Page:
Hear­ing Loss in the Work­place

The Weekly Vista - - News -

Peo­ple with pro­found hear­ing loss of­ten have dif­fi­culty get­ting and keep­ing jobs. Those that have em­ploy­ment need com­mu­ni­ca­tions ac­com­mo­da­tions to func­tion most ef­fec­tively. Depend­ing on the sever­ity of your loss, your em­ployer’s ef­forts to pro­vide ac­com­mo­da­tion may greatly af­fect your at­ti­tude to­wards your work.

Whether it’s out of ig­no­rance, un­cer­tainty, fear or mal­ice, em­ploy­ers are of­ten un­will­ing to hire peo­ple with hear­ing loss. De­spite this be­ing il­le­gal un­der var­i­ous laws in the United States, it is still an ex­tremely com­mon prac­tice. In ad­di­tion, many in­di­vid­u­als with hear­ing loss are stuck in jobs that are un­ful­fill­ing, of­fer no ad­vance­ment pos­si­bil­i­ties, or lack chal­lenge and in­ter­est. Some­times, an in­di­vid­ual’s lack of con­fi­dence and men­tal state may be the cul­prit—they are stuck be­cause they be­lieve that it is ex­tremely un­likely they will get hired for an­other job, re­gard­less of their qual­i­fi­ca­tions and ex­pe­ri­ence. On the flip side, lack of ac­com­mo­da­tions in an em­ploy­ment sit­u­a­tion can turn a po­ten­tially won­der­ful job into a night­mare.

Hear­ing loss and the Amer­i­can Dis­abil­i­ties Act (ADA)

Ac­cord­ing to the ADA, a per­son has a disability if he/she has a phys­i­cal or men­tal im­pair­ment that sub­stan­tially lim­its one or more ma­jor life ac­tiv­i­ties, a record of such an im­pair­ment, or is re­garded as hav­ing an im­pair­ment (EEOC Reg­u­la­tions 2011). That be­ing said, some peo­ple with hear­ing loss will have a disability un­der the ADA and some will not. The Dis­abled Ac­cess Credit pro­vides tax re­lief of up to $5,000 a year to a small busi­ness for ac­com­mo­da­tions pro­vided. Here’s what the law states:

Is it a rea­son­able ac­com­mo­da­tion for an em­ployer to make sure that an em­ployee wears a hear­ing aid or uses an­other mit­i­gat­ing mea­sure?

No. The ADA does not re­quire em­ploy­ers to mon­i­tor an em­ployee to en­sure that he uses an as­sis­tive hear­ing de­vice. Nor may an em­ployer deny an in­di­vid­ual with a hear­ing disability a rea­son­able ac­com­mo­da­tion be­cause the em­ployer be­lieves that the in­di­vid­ual has failed to take some mea­sure that would im­prove his hear­ing (EEOC, 2006).

Must an em­ployer pro­vide a sign lan­guage in­ter­preter as a job ac­com­mo­da­tion?

An em­ployer may be re­quired to pro­vide a qual­i­fied in­ter­preter as an ac­com­mo­da­tion, ab­sent un­due hard­ship. An in­ter­preter may be re­quested and re­quired dur­ing any stage of the em­ploy­ment process (e.g., in­ter­view, train­ing, on-the-job) (EEOC, 1992).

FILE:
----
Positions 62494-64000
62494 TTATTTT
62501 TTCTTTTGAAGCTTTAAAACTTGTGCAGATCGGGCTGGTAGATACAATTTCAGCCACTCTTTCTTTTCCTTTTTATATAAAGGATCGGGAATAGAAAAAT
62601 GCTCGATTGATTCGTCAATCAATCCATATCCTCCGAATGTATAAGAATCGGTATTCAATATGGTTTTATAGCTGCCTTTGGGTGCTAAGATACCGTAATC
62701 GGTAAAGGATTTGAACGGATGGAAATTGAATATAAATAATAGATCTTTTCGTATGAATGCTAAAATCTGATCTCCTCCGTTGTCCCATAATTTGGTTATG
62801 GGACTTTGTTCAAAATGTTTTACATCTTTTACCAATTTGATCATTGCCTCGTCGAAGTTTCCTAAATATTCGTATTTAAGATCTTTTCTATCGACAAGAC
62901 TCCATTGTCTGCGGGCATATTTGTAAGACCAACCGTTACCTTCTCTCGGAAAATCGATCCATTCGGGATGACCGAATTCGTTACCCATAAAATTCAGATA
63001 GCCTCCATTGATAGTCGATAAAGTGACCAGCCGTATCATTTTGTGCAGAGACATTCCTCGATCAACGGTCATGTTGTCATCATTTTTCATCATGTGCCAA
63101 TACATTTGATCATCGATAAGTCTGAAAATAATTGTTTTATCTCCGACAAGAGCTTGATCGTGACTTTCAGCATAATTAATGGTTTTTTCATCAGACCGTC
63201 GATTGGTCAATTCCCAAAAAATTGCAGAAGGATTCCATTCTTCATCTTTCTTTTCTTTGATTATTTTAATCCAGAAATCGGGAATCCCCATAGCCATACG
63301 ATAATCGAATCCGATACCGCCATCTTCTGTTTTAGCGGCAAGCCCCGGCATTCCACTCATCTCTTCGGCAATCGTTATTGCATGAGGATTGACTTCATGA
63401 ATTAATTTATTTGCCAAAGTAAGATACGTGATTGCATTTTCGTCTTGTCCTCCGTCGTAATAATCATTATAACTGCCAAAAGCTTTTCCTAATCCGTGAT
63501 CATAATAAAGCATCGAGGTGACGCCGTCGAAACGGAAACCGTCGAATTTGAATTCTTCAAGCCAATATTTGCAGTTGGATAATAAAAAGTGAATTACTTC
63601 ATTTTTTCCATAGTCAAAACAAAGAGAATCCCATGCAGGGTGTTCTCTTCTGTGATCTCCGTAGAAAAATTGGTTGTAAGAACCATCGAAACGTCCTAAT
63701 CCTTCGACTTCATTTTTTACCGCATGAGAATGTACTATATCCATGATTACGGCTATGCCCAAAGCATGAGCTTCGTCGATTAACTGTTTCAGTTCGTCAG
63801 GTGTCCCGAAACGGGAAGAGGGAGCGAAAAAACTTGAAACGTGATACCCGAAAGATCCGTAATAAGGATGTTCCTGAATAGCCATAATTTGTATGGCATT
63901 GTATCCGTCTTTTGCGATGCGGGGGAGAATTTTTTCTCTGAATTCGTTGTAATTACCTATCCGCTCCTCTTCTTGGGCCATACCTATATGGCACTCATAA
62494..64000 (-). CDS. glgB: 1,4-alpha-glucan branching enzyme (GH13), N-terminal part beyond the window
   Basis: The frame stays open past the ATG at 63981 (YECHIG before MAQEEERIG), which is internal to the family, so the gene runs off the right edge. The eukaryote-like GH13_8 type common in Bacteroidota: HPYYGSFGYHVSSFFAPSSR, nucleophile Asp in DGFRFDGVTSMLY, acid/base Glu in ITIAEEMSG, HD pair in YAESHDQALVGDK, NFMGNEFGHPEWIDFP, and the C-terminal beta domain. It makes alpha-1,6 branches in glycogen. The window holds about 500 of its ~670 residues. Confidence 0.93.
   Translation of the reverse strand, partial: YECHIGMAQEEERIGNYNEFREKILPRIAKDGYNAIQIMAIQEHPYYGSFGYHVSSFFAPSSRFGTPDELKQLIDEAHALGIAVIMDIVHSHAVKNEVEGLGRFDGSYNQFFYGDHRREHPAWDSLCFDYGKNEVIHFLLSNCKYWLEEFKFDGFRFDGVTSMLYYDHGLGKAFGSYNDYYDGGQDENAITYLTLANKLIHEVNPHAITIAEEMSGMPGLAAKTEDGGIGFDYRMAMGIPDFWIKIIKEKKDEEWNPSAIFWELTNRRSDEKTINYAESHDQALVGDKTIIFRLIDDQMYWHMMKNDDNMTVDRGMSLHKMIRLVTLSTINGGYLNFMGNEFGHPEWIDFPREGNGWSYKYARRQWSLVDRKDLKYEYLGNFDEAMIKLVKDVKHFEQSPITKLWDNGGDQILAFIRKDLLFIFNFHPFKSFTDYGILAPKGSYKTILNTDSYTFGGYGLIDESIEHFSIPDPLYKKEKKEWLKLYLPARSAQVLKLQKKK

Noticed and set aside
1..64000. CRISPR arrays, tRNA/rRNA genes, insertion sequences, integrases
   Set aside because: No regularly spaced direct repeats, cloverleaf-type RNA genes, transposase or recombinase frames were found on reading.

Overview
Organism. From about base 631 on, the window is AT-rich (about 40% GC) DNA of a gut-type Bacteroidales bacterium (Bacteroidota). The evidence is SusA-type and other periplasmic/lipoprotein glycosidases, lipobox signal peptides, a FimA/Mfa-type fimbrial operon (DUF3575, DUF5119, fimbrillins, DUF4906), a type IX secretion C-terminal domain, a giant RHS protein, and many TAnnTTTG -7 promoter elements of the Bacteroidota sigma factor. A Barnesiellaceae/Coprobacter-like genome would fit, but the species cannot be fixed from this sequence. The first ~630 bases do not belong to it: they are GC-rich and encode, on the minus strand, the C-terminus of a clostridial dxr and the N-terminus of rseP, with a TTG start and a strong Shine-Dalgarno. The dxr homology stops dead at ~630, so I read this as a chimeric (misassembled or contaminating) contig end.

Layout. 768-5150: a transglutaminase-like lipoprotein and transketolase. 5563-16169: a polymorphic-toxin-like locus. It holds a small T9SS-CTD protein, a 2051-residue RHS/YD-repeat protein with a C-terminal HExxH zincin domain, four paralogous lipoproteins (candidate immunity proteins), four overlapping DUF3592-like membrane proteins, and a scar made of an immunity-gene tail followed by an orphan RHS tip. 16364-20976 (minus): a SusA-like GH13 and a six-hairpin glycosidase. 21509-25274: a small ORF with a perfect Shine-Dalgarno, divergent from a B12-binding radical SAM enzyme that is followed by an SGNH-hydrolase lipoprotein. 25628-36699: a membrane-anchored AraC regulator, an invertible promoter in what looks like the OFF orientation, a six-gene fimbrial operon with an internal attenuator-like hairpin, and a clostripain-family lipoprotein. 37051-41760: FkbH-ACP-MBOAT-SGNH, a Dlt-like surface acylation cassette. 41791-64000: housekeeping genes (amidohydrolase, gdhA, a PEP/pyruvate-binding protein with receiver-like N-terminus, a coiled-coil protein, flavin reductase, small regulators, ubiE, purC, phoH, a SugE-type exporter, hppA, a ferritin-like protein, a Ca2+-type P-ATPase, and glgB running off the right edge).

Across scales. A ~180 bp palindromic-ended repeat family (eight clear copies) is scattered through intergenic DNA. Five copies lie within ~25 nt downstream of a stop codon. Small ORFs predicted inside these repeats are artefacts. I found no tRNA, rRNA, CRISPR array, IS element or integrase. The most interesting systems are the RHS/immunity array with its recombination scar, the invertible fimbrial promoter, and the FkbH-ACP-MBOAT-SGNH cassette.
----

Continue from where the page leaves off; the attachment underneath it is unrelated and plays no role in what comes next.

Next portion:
Must an em­ployer pro­vide rea­son­able ac­com­mo­da­tion, such as a sign lan­guage in­ter­preter or re­al­time CART cap­tion­ing ser­vice, so an em­ployee may at­tend train­ing pro­grams?

Ac­cord­ing to the Equal Em­ploy­ment Op­por­tu­nity Com­mis­sion (EEOC), an em­ployer must pro­vide sign lan­guage in­ter­preters, CART ser­vices, and other rea­son­able ac­com­mo­da­tions, that will pro­vide em­ploy­ees with dis­abil­i­ties with an equal op­por­tu­nity to par­tic­i­pate in em­ployer-spon­sored train­ing, ab­sent un­due hard­ship. This obli­ga­tion ex­tends to in-house train­ing, as well as to train­ing pro­vided by an out­side en­tity. Sim­i­larly, the em­ployer has an obli­ga­tion to pro­vide rea­son­able ac­com­mo­da­tion whether the train­ing oc­curs on the em­ployer’s premises or else­where (EEOC, 2002).

Is an em­ployer re­quired to pur­chase a pre­scribed hear­ing de­vice (e.g., hear­ing aid or cochlear im­plant) as a rea­son­able ac­com­mo­da­tion?

An em­ployer is not re­quired to pro­vide an ac­com­mo­da­tion that is pri­mar­ily for per­sonal use. Rea­son­able ac­com­mo­da­tion ap­plies to mod­i­fi­ca­tions that specif­i­cally as­sist an in­di­vid­ual in per­form­ing the du­ties of a par­tic­u­lar job. Equip­ment or de­vices that as­sist a per­son in daily ac­tiv­i­ties on and off the job are con­sid­ered per­sonal items that an em­ployer is not re­quired to pro­vide. How­ever, in some cases, equip­ment that oth­er­wise would be con­sid­ered “per­sonal” may be re­quired as an ac­com­mo­da­tion if it is specif­i­cally de­signed or re­quired to meet job-re­lated rather than per­sonal needs (EEOC, 2002).

For more in­for­ma­tion re­gard­ing hear­ing loss and the ADA, visit Ques­tions and An­swers about Deaf­ness and Hear­ing Im­pair­ments in the Work­place and the Amer­i­cans with Dis­abil­i­ties Act at http://www.eeoc.gov/ facts/deaf­ness.html.

The Pro­fes­sion­als at Bet­ter Hear­ing and Bal­ance Con­nec­tion want to help you hear bet­ter at work and play. Call to­day for your free con­sul­ta­tion at 479-657-6464 or visit our web­site at www.bet­ter­hearingand­bal­ance.net. Our of­fice works with pro­grams that pro­vide fi­nan­cial as­sis­tance for those in the work­place that ap­plies to both hear­ing aids and as­sis­tive de­vices. We also con­nect pa­tients to var­i­ous dis­count pro­grams in or­der to get peo­ple suc­cess­fully hear­ing again.

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